Goat farming workshop in a Community-Managed Pangolin Conservation Area, Nepal

Ecotourism and alternatives to poaching

ZSL has enabled women to form small associations in the buffer zones of Banke, Bardia and Shuklaphanta National Parks. We provided small seed funds, so that these associations can give small loans to members to invest in sustainable livelihoods. To support nascent community ecotourism, we have enabled residents of all three buffer zones to learn from tourism experts, including on how to market and manage ecotourism.

 

Supporting government rangers

Successes in reducing poaching are in large part thanks to intensive anti-poaching patrols. ZSL supports the Governments of India and Nepal by training rangers, including in the use of SMART monitoring – which helps rangers to log their data, analyse it, and use it to target patrols to vulnerable sites. ZSL and partners have established innovative Rapid Response Networks in the forest: surveillance cameras automatically send images to command centres, where the images are assessed, and a Rapid Response Unit can be sent out to protect wildlife and arrest poachers.

Our work provides opportunities to bring communities, rangers and national park authorities together to share experiences and agree joint ways forward. We plan to include community-friendly policing in future training, to strengthen local relationships.

A SMART patrol at work in Nepal
A SMART patrol at work in Nepal

 

Better law enforcement for pangolins

In 2018 ZSL ran the first-ever training on pangolins for law enforcement agencies in two priority districts of Nepal. Our research showed that these Himalayan districts have extensive pangolin habitat and could have viable populations, but are also on trafficking routes to China. The training reached protected area managers, investigators, prosecutors and judges – all levels of the fight against wildlife trafficking. They now understand how threatened the animals are; can recognise pangolin scales and meat; know which legal tools they can use; and understand how poachers and traders operate.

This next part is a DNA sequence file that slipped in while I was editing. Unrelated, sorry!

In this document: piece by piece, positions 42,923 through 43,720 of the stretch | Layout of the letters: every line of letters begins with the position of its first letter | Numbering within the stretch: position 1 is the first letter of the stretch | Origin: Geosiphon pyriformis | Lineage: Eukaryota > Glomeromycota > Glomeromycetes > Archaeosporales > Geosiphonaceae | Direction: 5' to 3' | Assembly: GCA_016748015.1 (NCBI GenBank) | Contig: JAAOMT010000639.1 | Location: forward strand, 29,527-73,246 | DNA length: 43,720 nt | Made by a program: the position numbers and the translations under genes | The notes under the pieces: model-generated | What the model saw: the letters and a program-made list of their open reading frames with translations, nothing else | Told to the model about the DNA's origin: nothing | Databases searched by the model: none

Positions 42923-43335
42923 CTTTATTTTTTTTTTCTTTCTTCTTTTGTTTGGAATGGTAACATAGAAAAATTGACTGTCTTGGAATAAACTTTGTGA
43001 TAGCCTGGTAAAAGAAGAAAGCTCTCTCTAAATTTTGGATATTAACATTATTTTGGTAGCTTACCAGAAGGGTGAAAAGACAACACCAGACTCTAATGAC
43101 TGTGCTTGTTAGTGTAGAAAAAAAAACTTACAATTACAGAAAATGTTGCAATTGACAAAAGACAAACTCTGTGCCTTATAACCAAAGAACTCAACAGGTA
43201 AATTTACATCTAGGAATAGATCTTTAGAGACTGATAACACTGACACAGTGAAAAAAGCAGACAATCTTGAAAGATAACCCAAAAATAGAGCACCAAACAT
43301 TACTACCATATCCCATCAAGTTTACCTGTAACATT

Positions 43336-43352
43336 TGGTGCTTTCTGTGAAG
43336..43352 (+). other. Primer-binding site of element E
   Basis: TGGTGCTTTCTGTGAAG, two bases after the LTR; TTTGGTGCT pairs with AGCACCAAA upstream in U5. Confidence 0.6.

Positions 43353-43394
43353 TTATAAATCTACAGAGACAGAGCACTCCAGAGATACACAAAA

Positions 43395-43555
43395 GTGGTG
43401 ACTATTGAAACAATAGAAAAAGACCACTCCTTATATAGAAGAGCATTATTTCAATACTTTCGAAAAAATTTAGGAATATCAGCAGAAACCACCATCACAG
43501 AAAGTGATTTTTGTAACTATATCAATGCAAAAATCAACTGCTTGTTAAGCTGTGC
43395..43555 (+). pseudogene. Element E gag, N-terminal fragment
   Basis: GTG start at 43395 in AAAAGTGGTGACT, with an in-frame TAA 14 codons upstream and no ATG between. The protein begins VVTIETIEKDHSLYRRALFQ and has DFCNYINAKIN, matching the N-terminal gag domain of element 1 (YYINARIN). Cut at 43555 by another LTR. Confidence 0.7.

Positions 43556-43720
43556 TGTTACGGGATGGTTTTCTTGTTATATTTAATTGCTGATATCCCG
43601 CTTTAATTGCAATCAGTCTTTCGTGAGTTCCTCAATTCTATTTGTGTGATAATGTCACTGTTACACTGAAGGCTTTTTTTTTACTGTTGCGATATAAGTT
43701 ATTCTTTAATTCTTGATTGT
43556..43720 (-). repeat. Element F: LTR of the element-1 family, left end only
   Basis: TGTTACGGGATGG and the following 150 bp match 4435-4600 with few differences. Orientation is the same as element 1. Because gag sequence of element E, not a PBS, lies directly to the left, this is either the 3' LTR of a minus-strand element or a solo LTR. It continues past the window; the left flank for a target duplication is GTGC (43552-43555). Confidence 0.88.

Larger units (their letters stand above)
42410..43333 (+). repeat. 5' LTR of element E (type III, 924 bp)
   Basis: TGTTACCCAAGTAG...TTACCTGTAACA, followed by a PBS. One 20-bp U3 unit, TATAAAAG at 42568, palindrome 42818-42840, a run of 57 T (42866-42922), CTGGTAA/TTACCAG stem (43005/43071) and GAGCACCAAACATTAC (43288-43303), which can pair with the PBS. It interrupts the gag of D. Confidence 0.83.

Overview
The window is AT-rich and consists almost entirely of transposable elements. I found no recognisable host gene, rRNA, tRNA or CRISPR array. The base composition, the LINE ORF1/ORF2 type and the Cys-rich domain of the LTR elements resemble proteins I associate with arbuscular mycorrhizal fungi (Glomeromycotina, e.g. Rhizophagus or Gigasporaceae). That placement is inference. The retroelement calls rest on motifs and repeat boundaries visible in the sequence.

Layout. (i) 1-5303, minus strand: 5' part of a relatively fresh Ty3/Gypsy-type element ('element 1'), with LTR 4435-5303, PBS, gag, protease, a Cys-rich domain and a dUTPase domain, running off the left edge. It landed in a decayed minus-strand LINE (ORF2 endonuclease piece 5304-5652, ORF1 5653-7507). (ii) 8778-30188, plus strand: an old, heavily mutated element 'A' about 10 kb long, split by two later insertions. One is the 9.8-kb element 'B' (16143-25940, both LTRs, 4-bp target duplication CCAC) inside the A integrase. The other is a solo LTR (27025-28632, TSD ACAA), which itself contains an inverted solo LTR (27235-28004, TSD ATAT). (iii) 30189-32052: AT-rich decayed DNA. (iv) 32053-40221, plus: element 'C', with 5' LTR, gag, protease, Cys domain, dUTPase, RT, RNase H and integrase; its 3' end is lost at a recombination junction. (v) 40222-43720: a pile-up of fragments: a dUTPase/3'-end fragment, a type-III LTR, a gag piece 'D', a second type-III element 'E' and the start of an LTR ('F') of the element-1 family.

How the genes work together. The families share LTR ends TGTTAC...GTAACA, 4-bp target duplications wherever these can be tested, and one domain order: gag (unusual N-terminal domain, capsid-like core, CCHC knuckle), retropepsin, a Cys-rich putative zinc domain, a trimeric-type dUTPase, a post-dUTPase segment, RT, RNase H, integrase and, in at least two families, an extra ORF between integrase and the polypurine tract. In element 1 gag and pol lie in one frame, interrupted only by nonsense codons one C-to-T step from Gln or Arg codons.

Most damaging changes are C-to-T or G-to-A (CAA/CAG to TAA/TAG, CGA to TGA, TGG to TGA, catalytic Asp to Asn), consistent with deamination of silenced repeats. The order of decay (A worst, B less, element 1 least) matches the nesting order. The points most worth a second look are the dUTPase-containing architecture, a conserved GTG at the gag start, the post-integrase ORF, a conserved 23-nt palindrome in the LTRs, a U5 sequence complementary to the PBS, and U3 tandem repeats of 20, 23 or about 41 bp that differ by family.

Critically for communities, ZSL is also making sure law enforcement staff have the skills and shared intelligence to target higher-level traders and crime kingpins, where prosecutions can really disrupt trafficking, getting beyond arrests of impoverished local poachers.

 

    Project information

    Key species

    • Bengal tiger (Panthera tigris), endangered  

    • Greater one-horned rhinoceros (Rhinoceros unicornis), vulnerable 

    • Asian elephant (Elephas maximus), endangered 

    • Gharial (Gavialis gangeticus), critically endangered

    • Chinese pangolin (Manis pentapactyla), critically endangered

    • Indian pangolin (Manis crassicaudata), endangered

    People involved

    • Dr Hem Sagar Baral – Nepal country manager
    • Dr Bhagawan Raj Dahal, Project Manager
    • Jake Williams
    • Prakash Sigdel, Field Programme Officer, eastern landscape
    • Pawan Gautam, Field Programme Officer, western landscape

    Partners and sponsors 

    • Department of National Parks and Wildlife Conservation
    • the National Trust for Nature Conservation
    • Himalayan Nature
    • Mithila Wildlife Trust
    • Community Forest User Groups
    • UK Aid funds ecotourism and Community-based Anti-poaching, through our project ‘Strengthening Community Anti-poaching and Ecotourism in the Western Terai Complex’

    Related projects